Full disclosure, right off the bat: I’m not a huge fan of pumpkin spice lattes–whether or not they’re from Starbucks or anywhere else. I enjoy my pumpkin pie (so long as there is plenty of whipped cream), but I’m just not crazy about pumpkin flavoring.
So, it shouldn’t come as a surprise that I was never one of those people with a Starbucks Pumpkin Spice Latte (PSL) permanently attached to my hand as soon as the seasonal drink returned to menus across the tri-state area. However, this year the PSL is a little different: it actually includes pumpkin.
Last month, Peter Dukes, Starbucks’ director of espressos in America, shared the ingredients list for the new and improved PSL, which includes espresso, milk, and Pumpkin Spice Flavored Sauce among other things. But the special PSL sauce is listed as including pumpkin puree.
In Dukes’ blog post, he also wrote that, “After hearing from customers and partners about ingredients, we took another look at this beverage and why we created it so many years ago. It was simple–espresso, perfectly steamed milk, warm fall spices with delicious flavor of pumpkin pie that reminds you of the cool, crisp days of autumn.”
Dukes goes on to mention the addition of real pumpkin to the recipe and that the caramel coloring has been removed. Though Dukes’ words are vague, many have speculated that the move comes after Food Babe blogger Vani Hari broke down the ingredients of the PSL, revealing the lack of pumpkin and the inclusion of caramel coloring, which she claimed is toxic.
Hari’s “You’ll Never Guess What’s In A Starbucks Pumpkin Spice Latte (Hint: You Won’t Be Happy)” sparked discussion about the ingredients in the beloved drink. Snopes, the online debunker of rumors even has an article on her claims about the PSL and reported the latte isn’t nearly as harmful as Hari claimed.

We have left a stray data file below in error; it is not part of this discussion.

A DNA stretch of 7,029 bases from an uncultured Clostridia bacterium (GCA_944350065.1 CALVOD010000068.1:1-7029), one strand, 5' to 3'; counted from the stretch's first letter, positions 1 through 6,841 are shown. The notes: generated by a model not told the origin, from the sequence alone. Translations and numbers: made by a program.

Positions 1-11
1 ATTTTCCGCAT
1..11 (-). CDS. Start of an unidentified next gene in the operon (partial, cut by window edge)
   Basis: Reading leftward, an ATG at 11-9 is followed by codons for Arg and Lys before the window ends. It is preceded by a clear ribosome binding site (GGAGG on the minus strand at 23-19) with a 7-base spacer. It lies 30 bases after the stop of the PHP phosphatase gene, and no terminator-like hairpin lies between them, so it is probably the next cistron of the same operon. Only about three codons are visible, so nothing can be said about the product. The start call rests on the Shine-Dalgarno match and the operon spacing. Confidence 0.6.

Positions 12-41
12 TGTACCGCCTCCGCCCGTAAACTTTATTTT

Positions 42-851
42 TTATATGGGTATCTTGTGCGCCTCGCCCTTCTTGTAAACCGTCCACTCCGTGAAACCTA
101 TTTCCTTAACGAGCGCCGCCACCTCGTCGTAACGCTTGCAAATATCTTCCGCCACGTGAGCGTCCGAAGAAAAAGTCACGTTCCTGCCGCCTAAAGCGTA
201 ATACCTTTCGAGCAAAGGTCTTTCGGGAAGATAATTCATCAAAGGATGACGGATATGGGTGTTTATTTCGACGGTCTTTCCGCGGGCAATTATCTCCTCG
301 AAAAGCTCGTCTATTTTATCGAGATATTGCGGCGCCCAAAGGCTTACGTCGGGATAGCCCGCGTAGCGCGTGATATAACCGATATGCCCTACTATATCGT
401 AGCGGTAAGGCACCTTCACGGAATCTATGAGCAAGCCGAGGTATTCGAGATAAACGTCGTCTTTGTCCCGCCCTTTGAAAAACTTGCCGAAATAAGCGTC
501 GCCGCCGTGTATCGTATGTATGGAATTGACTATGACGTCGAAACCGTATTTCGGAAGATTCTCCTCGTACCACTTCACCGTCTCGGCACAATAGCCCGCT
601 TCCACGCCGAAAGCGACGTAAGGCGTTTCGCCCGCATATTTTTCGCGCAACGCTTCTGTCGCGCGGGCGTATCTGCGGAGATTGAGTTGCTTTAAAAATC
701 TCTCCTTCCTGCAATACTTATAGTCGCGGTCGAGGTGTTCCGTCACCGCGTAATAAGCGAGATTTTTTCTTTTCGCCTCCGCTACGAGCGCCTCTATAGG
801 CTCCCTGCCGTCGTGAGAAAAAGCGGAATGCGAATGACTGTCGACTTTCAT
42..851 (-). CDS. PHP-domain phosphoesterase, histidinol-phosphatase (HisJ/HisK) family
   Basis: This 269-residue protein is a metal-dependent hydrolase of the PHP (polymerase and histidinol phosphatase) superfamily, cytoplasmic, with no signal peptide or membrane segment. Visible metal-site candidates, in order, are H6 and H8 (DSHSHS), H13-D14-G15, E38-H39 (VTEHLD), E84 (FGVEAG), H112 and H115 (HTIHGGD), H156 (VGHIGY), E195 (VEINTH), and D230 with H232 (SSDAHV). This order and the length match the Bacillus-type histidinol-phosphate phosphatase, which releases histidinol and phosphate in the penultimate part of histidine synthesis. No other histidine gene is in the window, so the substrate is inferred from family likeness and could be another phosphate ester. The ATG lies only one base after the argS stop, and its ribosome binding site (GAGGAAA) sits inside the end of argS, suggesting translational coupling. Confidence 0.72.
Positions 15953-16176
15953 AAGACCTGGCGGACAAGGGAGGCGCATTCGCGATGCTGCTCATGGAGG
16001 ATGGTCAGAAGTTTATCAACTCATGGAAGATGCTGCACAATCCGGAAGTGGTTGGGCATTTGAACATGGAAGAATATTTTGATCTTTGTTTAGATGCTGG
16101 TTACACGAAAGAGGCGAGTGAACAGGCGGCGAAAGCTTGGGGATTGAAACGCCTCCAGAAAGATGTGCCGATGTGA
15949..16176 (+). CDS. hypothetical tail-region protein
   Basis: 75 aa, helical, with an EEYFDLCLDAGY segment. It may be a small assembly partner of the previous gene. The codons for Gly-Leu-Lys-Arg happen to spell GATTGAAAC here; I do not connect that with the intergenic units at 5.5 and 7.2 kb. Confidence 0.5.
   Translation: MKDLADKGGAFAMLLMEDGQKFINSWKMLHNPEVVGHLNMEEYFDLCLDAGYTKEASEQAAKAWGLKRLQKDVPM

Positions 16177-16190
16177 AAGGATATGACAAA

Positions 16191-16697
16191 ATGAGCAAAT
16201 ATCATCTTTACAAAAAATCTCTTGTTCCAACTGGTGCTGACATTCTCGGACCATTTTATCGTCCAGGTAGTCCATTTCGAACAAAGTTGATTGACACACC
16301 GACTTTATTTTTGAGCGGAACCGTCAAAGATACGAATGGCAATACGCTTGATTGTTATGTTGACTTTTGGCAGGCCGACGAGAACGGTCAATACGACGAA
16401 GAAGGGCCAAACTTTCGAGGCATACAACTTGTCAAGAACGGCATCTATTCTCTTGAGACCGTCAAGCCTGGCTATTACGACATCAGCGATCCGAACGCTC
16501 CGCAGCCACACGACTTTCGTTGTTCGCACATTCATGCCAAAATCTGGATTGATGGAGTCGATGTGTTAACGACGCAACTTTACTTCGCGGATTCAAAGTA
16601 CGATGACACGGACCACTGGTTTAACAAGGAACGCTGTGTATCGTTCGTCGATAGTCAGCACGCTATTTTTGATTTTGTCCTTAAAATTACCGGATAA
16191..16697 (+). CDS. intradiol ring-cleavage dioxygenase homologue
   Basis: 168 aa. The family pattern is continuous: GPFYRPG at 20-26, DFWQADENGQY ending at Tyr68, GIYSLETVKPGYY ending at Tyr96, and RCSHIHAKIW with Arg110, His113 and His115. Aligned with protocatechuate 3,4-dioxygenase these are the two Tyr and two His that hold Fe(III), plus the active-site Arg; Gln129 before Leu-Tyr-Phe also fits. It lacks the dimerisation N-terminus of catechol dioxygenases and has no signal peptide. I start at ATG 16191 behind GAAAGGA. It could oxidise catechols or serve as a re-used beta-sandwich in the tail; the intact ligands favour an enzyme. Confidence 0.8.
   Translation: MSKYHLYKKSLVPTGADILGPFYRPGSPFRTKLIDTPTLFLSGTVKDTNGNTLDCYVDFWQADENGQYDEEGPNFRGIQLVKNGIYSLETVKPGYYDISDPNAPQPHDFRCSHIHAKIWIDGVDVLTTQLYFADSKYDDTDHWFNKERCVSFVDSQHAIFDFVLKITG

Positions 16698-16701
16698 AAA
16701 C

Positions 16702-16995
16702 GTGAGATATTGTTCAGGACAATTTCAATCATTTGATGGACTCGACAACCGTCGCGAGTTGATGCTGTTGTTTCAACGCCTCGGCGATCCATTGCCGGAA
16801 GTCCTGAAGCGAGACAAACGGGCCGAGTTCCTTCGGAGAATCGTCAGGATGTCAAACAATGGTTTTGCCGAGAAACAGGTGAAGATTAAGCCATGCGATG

Now, the discussion of Starbucks hiding toxic ingredients seems moot since Dukes’ blog has offered up the PSL ingredient list for its consumers’ easy viewing. In fact, fans of the PSL should be worried about something else in relation to the drink: its dwindling popularity.
According to the food-tracking app My Fitness Pal, pumpkin spice flavoring–which includes all food consumed, not just lattes–rose in consumption between 2009 and 2013, but decreased by 7.3 percent from 2013 to 2014. My Fitness Pal, however, indicates that salted caramel flavoring is on the rise, and has year-round appeal unlike the season pumpkin spice.
As I’ve discussed in the past, there are trends in food flavoring just as much as in any other realm of the food industry. Although the birthday cake flavor was everywhere a few years ago, it has fallen out of popularity in favor of red velvet, salted caramel, and s’mores. Now it seems that pumpkin spice lattes are seeing a similar downfall in favor of other flavors.
That being said, the PSL has more of a spot in our culture than birthday cake flavoring ever did. The PSL, especially a Starbucks’ PSL, is as integral as Uggs to the “Basic Bitch” stereotype, which paints twenty-something women as vapid, self-centered consumers.
Of course, many have challenged the Basic Bitch stereotype, and the PSL’s part in it, including Bustle’s Aria Bendix, who wrote, “Despite what the media may tell me, it is possible for me to love apple picking and pumpkin spice lattes and still remain the distinct, multi-faceted human being that I believe myself to be.”
If My Personal Fitness’ reports of PSL’s diminishing popularity are accurate, maybe it’s because of the drink’s previously dubious ingredients. Or maybe people are just getting sick of pumpkin spice. Perhaps Starbucks’ new and improved PSL will be able to recapture the heart of the masses by including real pumpkin–it depends on whether the new ingredients improve or take away from the latte.
It’s my opinion, as a self-pronounced non-PSL lover, that the real pumpkin does in fact improve the drink, and a good coffee drink is all that really matters, isn’t it?